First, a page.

In his weekly radio address, President Barack Obama highlighted a Memphis school’s successful turnaround as a model for school reform. Citing efforts made by the school’s teachers, principals and parents, Obama advocated for more locally-driven education rather than a top-down approach with heavy federal government involvement. He urged that changes in legislation need to take place this year.

Obama stated that, “We need to promote reform that gets results while encouraging communities to figure out what’s best for their kids. That’s why it’s so important that Congress replace No Child Left Behind this year – so schools have that flexibility.” The President also pushed for his education initiative, Race to the Top, to grant competitive funding to states whose innovative reform efforts yield positive results.

Though Obama calls for a rewrite of the law by the 2011-2012 school year, Rep. John Kline (MN) stated last week that the timeline isn’t feasible.

While the Senate presses for more comprehensive legislation, the House will pursue a piecemeal approach by proposing several separate bills in the upcoming months. The U.S. House Committee on Education and the Workforce will begin the process by holding a markup of an ESEA repeals bill this Wednesday. The proposed bill, Rep. Hunter’s Setting New Priorities in Education Spending Act, would eliminate 43 education programs.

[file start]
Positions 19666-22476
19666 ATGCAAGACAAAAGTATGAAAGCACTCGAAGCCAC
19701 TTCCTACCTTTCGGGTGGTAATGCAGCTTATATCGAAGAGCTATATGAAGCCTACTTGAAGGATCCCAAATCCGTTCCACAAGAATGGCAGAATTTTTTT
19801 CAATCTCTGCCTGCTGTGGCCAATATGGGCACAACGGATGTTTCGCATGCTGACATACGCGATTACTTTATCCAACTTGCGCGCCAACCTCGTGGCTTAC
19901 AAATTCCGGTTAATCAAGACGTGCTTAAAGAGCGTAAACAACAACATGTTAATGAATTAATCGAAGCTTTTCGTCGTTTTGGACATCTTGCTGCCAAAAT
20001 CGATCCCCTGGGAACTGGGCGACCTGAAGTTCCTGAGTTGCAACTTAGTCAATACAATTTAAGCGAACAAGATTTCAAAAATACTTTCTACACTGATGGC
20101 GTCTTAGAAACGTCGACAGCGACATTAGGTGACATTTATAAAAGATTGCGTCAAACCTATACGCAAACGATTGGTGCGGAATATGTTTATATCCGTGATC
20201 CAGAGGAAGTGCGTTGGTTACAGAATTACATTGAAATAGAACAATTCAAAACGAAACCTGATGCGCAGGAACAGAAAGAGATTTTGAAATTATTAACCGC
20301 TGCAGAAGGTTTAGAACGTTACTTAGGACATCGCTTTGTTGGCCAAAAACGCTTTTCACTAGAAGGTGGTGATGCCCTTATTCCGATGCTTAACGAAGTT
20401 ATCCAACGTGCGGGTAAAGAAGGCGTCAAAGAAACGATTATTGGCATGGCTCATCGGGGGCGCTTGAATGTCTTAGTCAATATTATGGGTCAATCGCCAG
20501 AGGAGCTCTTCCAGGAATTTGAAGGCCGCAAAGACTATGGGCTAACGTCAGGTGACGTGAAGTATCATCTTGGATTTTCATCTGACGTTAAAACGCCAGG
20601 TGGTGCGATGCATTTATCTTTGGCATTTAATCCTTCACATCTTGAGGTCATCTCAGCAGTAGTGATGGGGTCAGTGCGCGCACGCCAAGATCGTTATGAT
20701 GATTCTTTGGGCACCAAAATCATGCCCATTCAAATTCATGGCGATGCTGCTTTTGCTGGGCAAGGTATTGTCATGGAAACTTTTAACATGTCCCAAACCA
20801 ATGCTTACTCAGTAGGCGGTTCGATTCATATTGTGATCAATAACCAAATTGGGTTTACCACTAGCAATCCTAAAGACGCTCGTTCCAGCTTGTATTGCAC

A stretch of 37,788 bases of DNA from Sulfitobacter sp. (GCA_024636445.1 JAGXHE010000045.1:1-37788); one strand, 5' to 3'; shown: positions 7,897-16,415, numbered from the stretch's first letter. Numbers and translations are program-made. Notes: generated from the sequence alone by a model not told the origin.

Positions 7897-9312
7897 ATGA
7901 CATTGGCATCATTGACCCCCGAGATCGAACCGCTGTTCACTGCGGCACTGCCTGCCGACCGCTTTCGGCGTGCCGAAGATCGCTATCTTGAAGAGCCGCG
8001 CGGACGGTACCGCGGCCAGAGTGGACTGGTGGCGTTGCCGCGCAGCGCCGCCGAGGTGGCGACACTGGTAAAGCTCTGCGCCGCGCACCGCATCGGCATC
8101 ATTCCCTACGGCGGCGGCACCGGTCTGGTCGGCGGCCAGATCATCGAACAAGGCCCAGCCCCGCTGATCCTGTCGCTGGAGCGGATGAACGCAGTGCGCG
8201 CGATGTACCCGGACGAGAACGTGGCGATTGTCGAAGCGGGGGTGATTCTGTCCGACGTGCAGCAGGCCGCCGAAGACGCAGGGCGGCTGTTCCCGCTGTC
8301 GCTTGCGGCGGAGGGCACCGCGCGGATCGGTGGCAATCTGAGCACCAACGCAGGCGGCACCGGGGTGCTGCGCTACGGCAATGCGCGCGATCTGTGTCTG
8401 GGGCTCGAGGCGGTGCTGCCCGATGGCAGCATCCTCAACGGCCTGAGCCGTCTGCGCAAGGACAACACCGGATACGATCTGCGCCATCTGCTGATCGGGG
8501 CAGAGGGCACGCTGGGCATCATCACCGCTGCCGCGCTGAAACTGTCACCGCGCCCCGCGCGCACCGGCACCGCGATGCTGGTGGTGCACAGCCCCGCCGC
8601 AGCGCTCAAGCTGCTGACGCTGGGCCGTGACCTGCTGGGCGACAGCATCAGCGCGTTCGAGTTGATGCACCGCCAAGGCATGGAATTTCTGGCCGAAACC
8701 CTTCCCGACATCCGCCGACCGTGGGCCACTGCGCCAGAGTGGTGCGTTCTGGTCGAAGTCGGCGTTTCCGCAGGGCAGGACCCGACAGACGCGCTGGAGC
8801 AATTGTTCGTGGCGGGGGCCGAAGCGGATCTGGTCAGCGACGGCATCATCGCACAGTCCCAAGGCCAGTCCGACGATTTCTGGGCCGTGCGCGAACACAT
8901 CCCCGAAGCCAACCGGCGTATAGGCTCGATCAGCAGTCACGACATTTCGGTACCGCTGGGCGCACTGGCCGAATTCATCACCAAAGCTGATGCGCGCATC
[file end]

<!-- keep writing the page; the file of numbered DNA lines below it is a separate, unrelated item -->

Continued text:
By Kara in Legislation, News, Public Policy
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Update on FY11 Budget Cuts; Tech Prep Eliminated, BSG Cut

Wednesday, April 13th, 2011

We learned yesterday afternoon from Congressional sources that the $138 million cut to CTE in the FY11 appropriations bill will be the total elimination of Tech Prep and an additional $35 million cut from the Basic State Grant. The rationale given was that the President had also proposed cutting Perkins in this FY12 budget. It seems that without Democratic or Republican support, we were a target during the tense negotiations last week.

In addition to the cuts to Perkins, we have learned that the following other programs have been cut or eliminated:

The bill would, however, fund a new $125 million DOL-administered “Workforce Innovation Fund” that would provide competitive grants to states or other partnerships for projects that “demonstrate innovative strategies or replicate effective evidence-based strategies” to strengthen and align the workforce system to improve participant outcomes.

Please note that in addition to the cuts listed above, the bill includes a 0.2 percent across-the-board reduction for all non-defense programs, which is not reflected in these totals.

By Nancy in Legislation